Swollen knee


Swollen knee occurs when fluid accumulates in or around the knee joint, causing it to enlarge. The cause of the swelling can be due to trauma, overuse injuries, or an underlying illness or condition can all cause knee to swell. To determine the reason for the swelling, a sample of the fluid may need to be tested for infection, illness, or blood from an injury. This condition may be referred as an effusion in the knee joint.
Everyday activities can put a lot of strain on the knees, which often bear the weight of the body. Treatment for the swelling can begin as soon as the underlying cause is identified and may involve removing some of the fluid to reduce discomfort and stiffness.


The following signs and symptoms of swollen knee includes:

  • Pain: The knee may be at severe pain, making it difficult for the patient to put any weight on it.
  • Swelling: When someone compares the affected knee to the other knee, the skin around the kneecap may appear visibly swollen.
  • Stiffness: Patient might not be able to bend or straighten their leg entirely if their knee joint is filled with fluid.

It is recommended to seek medical help if self-care techniques such as ice and rest do not relieve the symptoms. If one knee starts to become red and feel warmer to the touch than the other, get medical help as soon as possible that this could indicate a joint infection.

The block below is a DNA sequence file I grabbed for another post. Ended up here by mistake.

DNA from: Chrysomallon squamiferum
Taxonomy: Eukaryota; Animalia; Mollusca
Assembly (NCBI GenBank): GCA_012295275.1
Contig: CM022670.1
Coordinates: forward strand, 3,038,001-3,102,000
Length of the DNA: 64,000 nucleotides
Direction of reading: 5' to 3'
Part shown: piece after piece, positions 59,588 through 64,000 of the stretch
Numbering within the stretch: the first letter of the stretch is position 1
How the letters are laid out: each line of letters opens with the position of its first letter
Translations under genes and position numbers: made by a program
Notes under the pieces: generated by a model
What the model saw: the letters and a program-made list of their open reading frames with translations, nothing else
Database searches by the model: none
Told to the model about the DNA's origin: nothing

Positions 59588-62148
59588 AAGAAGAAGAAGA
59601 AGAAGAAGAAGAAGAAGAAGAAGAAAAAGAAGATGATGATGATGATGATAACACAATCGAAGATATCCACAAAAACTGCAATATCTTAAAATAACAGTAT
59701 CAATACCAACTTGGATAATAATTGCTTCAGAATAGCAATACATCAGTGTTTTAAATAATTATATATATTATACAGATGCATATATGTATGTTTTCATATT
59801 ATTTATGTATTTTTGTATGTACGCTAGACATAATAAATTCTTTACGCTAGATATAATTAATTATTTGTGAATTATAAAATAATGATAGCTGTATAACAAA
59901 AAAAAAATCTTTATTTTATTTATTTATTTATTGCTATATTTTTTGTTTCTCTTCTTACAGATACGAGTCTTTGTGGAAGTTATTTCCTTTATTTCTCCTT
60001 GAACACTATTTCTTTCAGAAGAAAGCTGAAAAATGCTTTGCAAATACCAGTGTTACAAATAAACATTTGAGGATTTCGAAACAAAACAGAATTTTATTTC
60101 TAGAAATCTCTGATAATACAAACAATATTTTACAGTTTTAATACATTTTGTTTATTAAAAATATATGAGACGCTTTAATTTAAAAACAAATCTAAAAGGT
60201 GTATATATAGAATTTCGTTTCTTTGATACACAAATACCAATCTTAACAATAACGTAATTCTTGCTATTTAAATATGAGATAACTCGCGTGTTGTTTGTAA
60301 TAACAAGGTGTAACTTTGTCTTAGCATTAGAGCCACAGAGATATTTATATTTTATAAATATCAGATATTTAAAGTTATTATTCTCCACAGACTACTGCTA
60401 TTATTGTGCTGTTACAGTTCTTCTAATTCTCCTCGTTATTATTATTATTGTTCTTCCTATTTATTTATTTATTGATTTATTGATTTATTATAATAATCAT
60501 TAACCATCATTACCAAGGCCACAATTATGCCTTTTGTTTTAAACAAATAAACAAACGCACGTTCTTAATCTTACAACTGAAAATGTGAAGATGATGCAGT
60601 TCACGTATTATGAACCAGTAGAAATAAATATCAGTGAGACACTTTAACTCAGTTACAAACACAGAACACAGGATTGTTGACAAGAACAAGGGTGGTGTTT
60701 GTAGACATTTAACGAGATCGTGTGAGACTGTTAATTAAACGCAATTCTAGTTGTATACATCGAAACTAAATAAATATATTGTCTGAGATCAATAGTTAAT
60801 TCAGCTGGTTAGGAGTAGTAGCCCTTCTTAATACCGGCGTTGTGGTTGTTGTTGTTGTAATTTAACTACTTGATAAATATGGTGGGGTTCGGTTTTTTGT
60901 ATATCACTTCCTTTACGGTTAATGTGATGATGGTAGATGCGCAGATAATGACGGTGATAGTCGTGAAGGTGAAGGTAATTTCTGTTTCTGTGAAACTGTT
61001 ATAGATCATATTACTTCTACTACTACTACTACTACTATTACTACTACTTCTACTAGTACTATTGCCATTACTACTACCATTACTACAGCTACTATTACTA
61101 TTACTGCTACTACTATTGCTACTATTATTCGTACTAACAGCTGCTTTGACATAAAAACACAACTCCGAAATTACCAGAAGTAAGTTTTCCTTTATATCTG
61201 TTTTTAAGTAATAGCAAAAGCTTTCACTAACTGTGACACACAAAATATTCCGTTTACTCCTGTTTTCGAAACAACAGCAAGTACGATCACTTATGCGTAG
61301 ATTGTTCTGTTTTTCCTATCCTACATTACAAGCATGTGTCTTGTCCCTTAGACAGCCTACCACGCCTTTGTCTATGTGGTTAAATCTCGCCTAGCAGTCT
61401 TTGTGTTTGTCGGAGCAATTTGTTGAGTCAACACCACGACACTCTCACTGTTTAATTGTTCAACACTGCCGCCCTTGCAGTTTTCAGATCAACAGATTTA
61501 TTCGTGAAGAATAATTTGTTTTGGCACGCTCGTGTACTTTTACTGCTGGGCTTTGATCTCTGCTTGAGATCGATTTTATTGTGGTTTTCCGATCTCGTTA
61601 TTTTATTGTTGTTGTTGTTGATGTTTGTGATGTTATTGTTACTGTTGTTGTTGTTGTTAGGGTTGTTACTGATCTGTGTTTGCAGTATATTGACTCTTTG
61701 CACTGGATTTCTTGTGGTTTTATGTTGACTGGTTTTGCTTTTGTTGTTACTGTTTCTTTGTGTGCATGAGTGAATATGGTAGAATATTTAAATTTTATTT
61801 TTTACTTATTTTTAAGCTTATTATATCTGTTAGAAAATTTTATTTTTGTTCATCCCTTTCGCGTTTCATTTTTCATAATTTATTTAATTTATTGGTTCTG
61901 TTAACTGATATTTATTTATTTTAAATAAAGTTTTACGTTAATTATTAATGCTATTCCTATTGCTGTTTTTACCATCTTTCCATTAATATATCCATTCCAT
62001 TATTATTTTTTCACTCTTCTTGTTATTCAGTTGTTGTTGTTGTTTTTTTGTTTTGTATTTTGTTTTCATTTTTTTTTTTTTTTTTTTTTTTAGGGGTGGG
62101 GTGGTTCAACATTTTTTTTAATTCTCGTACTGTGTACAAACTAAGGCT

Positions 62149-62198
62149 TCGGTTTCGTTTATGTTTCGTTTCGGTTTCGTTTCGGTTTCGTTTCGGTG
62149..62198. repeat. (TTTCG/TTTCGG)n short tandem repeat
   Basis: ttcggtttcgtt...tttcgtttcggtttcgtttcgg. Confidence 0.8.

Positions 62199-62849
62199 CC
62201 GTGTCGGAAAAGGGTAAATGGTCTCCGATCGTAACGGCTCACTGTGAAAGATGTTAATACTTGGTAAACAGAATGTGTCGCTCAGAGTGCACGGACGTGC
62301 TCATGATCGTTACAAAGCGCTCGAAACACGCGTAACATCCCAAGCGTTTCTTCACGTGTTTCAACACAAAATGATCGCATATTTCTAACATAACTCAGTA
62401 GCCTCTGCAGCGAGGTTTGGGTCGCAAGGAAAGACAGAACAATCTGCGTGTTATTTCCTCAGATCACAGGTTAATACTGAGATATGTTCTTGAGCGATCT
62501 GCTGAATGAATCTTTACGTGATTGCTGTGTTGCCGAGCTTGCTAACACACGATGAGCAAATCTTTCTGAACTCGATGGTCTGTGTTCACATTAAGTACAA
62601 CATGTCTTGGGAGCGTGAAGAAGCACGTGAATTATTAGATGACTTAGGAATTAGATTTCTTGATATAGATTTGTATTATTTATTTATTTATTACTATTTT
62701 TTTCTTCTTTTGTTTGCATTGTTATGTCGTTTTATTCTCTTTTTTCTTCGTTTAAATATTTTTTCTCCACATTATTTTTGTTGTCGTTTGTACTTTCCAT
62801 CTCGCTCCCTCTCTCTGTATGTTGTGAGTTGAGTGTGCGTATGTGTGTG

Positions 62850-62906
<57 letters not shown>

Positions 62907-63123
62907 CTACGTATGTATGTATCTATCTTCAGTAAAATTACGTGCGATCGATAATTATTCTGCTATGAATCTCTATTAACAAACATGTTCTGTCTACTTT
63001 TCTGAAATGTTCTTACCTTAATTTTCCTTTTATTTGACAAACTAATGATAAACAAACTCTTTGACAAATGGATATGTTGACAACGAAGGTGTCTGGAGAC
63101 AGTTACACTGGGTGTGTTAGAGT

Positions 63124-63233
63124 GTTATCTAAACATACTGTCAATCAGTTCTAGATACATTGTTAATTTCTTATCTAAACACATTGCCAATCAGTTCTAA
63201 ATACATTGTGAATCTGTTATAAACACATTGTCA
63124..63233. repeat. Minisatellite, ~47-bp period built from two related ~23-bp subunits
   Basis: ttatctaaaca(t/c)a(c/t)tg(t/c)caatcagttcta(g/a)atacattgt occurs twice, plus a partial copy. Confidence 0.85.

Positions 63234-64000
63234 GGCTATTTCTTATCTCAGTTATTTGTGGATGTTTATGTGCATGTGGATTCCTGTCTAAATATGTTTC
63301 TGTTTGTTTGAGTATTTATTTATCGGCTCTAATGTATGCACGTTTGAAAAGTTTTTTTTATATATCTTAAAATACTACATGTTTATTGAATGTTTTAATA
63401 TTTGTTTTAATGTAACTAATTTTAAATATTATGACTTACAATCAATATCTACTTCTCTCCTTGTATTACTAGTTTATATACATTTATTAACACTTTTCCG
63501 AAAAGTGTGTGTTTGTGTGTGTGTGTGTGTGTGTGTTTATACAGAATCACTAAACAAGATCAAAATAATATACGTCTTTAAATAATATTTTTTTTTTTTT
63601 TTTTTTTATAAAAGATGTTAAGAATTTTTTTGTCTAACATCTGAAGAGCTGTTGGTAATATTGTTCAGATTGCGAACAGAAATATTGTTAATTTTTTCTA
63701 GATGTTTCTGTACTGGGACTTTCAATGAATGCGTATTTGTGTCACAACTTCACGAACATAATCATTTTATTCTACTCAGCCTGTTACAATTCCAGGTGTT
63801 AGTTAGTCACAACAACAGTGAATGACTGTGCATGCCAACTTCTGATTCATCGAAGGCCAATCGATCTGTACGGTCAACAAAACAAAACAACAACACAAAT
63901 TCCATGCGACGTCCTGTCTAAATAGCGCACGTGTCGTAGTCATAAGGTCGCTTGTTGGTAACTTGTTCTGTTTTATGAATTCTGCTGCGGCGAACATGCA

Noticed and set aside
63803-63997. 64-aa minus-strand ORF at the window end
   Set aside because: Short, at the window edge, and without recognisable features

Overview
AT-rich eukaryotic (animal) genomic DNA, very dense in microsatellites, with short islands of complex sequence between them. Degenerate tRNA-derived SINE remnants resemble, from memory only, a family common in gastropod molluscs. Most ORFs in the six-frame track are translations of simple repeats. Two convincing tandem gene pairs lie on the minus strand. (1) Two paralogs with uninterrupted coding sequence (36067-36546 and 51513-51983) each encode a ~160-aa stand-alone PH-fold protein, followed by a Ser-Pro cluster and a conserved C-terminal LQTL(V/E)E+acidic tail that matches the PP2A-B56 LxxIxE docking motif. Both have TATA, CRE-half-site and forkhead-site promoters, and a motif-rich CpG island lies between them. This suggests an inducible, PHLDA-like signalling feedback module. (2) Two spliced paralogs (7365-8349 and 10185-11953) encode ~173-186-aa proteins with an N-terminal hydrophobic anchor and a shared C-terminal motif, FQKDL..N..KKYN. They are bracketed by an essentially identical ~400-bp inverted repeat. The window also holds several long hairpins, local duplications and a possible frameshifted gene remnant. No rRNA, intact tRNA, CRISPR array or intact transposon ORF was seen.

A swollen knee can be cause by a variety of issues, from traumatic injuries to illnesses.

  • Injuries: Any damage to the knee can result in excess joint fluid accumulation. The following injuries can lead to fluid accumulation in and around the knee joint:
    • Torn ligament of the anterior cruciate ligament (ACL)
    • Meniscus tear
    • Overuse
    • Fractures
  • Other diseases: The following underlying illnesses and disorders can cause fluid to accumulate in and around the knee joint:
    • Arthritis (0steoarthritis, rheumatoid arthritis, gouty arthritis)
    • Infection
    • Pseudogout
    • Bursitis
    • Cysts or tumors

Risk factors

The following factors increase the risk of a swollen knee includes:

  • Age: As the patient get older, there is a higher risk of getting a swollen knee due to arthritis.
  • Obesity: A swollen knee can result from excess weight placing additional strain on the knee joint, which also contributes to knee deterioration and tissue and joint overload.
  • Sports: The kinds of knee injuries that result in swelling are more common in those who participate in sports that require twisting the knee, like basketball or soccer.